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Tuesday, October 16, 2012

Part 5: An unstable Medicare and losing your doctor

Marc Steinberg

Deputy Director of Health Policy

What Governor Romney Doesn’t Want People Over 55 to Hear About His Medicare Plan

Part 5: An unstable Medicare and losing your doctor

We’ve looked at four different ways that, no matter what Governor Romney and Congressman Ryan say, their Medicare plan hurts people who currently have Medicare and those who will have it in the near future. We’ve talked about prescription drugs and preventive care costs; Medicare premiums and co-insurance ; Medicaid ; and the health of the Medicare trust fund. Now, let’s look at what will happen to the Medicare program we have now if the Romney-Ryan plan were implemented.

At its core, the Romney-Ryan plan is a radical change to the Medicare system. Essentially, they would end the Medicare program as we know it. People born after 1957 would no longer be able to join the Medicare system we have today. Instead, they’d get a voucher to purchase insurance from private insurance companies or traditional Medicare. Because that voucher would be inadequate to cover the costs of insurance, out-of-pocket costs would rise dramatically for everyone 55 and younger, and insurance companies would call the shots.

But what happens to everyone born before 1958, who would remain in the old system? First off, they’d face higher premiums. Why? Because the old system they remain in will be serving an increasingly older and sicker population. Private insurance companies are very good at attracting younger, healthier people by offering things like gym memberships and free basic office visits, and discouraging older, sicker enrollees by charging more for costly things sick people need, such as chemotherapy. Under the Romney-Ryan plan, they would be allowed to do that. As a result, the private plans will pick off the healthier new people, while older, sicker people stay with traditional Medicare.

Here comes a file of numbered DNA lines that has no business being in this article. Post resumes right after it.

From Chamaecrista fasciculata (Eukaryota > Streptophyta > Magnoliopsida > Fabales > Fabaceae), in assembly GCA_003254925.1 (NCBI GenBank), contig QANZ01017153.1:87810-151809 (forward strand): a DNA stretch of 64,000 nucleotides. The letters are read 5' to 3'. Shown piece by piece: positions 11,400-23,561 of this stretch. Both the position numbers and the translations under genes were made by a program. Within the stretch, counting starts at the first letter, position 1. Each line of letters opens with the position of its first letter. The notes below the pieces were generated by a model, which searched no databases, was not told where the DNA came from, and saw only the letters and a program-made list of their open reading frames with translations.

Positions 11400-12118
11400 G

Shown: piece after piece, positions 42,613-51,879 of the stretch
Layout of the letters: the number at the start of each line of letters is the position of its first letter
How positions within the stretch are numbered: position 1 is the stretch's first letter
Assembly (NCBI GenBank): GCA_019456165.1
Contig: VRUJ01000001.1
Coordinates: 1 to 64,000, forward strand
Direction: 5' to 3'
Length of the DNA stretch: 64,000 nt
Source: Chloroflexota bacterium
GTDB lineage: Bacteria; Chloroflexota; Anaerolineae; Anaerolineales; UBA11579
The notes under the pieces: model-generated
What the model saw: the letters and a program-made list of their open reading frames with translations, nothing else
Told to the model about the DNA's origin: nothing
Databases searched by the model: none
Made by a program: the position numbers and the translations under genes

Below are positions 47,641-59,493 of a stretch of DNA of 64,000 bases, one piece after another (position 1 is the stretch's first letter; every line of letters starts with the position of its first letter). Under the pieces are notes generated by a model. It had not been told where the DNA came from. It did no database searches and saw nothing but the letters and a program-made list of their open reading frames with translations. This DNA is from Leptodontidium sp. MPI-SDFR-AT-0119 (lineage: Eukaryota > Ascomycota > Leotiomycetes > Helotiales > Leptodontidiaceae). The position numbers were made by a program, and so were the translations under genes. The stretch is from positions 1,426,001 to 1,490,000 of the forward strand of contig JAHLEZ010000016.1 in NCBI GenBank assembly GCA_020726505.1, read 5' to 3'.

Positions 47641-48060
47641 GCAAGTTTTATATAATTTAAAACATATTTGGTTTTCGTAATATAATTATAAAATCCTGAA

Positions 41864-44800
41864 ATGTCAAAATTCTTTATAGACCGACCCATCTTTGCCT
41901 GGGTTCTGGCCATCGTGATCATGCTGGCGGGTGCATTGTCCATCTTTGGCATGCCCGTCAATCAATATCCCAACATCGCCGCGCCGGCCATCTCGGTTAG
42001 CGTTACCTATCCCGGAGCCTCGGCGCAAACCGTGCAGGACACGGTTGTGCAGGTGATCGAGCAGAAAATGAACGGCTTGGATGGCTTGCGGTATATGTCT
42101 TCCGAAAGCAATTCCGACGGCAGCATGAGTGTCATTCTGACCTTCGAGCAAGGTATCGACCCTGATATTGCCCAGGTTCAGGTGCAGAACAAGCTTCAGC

But no insurer can survive for long covering an increasingly older, sicker population without jacking up premiums. Medicare, like all insurance, needs a mix of younger and healthier as well as older and sicker people in its insurance pool in order to function. But the Romney-Ryan plan ensures that the Medicare that today’s beneficiaries and near-retirees rely on will become more and more costly and less and less sustainable. If you’re 60 or so today, that really matters to you. Once their plan takes full effect in 10 years, you’ll be 70 and facing a deteriorating Medicare program for the rest of your life.

The second big problem for people left in the old system has to do with keeping their doctor. Today, Medicare offers unparalleled access to physicians. Yes, there are some problems in certain parts of the country, but generally people with Medicare have as good or better access to doctors than people with private insurance. Medicare provides this good access in large part because it has market power—doctors accept Medicare because so many of their patients are covered by it. Under the Romney-Ryan plan, traditional Medicare will cover fewer and fewer people over time, meaning doctors will be less and less inclined to take Medicare. And if you decide to switch to a private plan, as the Romney-Ryan plan envisions, that means you’re at the mercy of insurance companies that get to decide what doctors you get to see. Either way, you have less control over your health care. That’s not a message that supporters of the Romney-Ryan plan want you to hear, but it’s the truth.